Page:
CASE: A woman left her husband because of his verbal abuse, control over
her relations with family members, intimidating behavior, and violent outbursts
when drinking. Vengeful that she left him, he lured her back to the apartment
under the pretext of dividing their possessions. He then attempted to tie
her to the bed, beside which he had arranged a variety of torture instruments.
In the ensueing struggle, he told her of his plans to kill her as he stabbed
her repeatedly. She eventually persuaded him that she wanted to reconcile
and convinced him to summon medical assistance, whereupon he was arrested.
The husband did not have a history of sexual offenses or deviations, nor
did he give evidence of sexual sadism during the psychiatric examination.
He denied any sexual arousal in response to the suffering or any sexually
sadistic fantasies. Although it is possible that the husband was a sexual
sadist who only showed this tendency when he attacked his wife, the absence
of evidence showing a persistent pattern of sexual arousal in response to
suffering precluded this diagnosis.
Cruelty During Crime
While many crimes contain elements of cruelty, the acts are not necessarily
sexually sadistic in nature.
CASE: Two men, recently escaped from a State prison, captured a young couple
and took them to an isolated area. After repeatedly raping the woman, they
severely beat the couple and locked them in the trunk of their car. They
then set the car on fire and left the couple to burn to death.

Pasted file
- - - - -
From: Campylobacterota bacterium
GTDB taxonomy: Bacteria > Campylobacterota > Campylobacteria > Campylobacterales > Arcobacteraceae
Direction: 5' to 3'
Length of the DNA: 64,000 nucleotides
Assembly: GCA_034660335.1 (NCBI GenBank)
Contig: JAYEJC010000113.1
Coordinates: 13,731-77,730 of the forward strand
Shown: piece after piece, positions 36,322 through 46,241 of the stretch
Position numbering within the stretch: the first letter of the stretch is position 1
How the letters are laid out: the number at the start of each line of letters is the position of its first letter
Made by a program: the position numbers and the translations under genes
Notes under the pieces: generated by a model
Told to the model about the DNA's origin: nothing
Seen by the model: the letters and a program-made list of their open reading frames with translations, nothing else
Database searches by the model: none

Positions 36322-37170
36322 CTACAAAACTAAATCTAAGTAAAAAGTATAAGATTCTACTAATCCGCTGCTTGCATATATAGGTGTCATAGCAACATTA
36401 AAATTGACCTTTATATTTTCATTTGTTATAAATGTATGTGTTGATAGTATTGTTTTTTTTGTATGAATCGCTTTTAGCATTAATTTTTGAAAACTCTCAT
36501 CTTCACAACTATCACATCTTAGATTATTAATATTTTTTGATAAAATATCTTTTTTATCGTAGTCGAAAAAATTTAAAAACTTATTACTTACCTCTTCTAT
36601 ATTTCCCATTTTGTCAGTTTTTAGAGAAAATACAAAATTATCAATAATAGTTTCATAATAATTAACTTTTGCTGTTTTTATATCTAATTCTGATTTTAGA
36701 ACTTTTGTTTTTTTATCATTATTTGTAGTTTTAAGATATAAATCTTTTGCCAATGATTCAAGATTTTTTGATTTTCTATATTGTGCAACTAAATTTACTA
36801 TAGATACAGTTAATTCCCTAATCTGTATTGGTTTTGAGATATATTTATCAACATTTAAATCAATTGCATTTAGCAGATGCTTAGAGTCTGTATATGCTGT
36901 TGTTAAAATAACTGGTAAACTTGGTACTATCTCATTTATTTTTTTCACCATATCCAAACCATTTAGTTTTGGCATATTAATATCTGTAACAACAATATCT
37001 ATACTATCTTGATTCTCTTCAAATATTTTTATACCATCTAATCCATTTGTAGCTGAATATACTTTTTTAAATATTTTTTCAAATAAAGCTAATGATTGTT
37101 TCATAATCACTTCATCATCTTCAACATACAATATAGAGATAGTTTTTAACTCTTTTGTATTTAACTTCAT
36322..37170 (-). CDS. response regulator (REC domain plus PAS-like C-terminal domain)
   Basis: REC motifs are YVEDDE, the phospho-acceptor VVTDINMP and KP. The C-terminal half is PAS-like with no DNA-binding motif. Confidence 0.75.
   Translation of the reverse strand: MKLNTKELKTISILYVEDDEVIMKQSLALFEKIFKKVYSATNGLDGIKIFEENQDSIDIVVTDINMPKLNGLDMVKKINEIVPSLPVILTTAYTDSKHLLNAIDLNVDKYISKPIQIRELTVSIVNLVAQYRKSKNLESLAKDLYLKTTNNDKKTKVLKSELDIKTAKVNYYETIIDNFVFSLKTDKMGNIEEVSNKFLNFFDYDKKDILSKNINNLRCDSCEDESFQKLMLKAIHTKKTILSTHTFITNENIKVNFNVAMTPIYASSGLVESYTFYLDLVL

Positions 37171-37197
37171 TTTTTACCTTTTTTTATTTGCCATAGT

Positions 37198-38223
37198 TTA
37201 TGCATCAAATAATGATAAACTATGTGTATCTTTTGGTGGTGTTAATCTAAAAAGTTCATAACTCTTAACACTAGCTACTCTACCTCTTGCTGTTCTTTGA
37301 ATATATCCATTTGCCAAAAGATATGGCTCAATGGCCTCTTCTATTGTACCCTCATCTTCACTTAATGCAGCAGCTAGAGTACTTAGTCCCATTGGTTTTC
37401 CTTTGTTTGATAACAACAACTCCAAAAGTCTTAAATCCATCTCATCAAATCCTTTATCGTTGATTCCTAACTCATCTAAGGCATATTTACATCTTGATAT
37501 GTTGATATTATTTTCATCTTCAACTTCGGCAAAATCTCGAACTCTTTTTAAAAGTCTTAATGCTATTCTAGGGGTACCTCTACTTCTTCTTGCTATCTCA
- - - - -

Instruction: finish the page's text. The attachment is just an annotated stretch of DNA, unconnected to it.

Although these men intentionally inflicted physical and psychological suffering
on their victims, there was no indication they did so for sexual excitement.
They beat the couple after the rape and left as the victims were screaming
and begging for mercy. Sexual sadists would have been sexually stimulated
by the victims’ torment and would have remained at the scene until the suffering
Pathological Group Behavior
Cruelty often arises in offenses committed as a group, even where the individuals
have no history of cruelty.
CASE: A group of adolescents attacked a mother of six as she walked through
her neighborhood. They dragged her into a shed where they beat her and repeatedly
inserted a long steel rod into her rectum, causing her death. Some of her
attackers were friends of her children.
Most likely, the participants in this attack tried to prove themselves to
the others by intensifying the acts of cruelty.
History is replete with reigns of terror during which powerful institutions
sanctioned atrocious behaviors. Consider the rape and plunder of defeated
populations during the Crusades of the Middle Ages, or the execution of women
during the Salem witch hunts in colonial America. One of the most notorious
times of cruelty occurred in the 20th century, when millions of people fell
victim to the Nazis.
CASE: Commandant Koch, who headed the concentration camp at Buchenwald, punished
a man who tried to escape by confining him in a wooden box so small he could
only crouch. He then ordered that small nails be driven through its walls
so that he could not move without being pierced. This man was kept on public
display without food for two days and three nights until his screams ceased
to sound human.1
In all likelihood, sexual sadists volunteered to perform such deeds, but
the widespread deployment of such tactics was politically and racially motivated.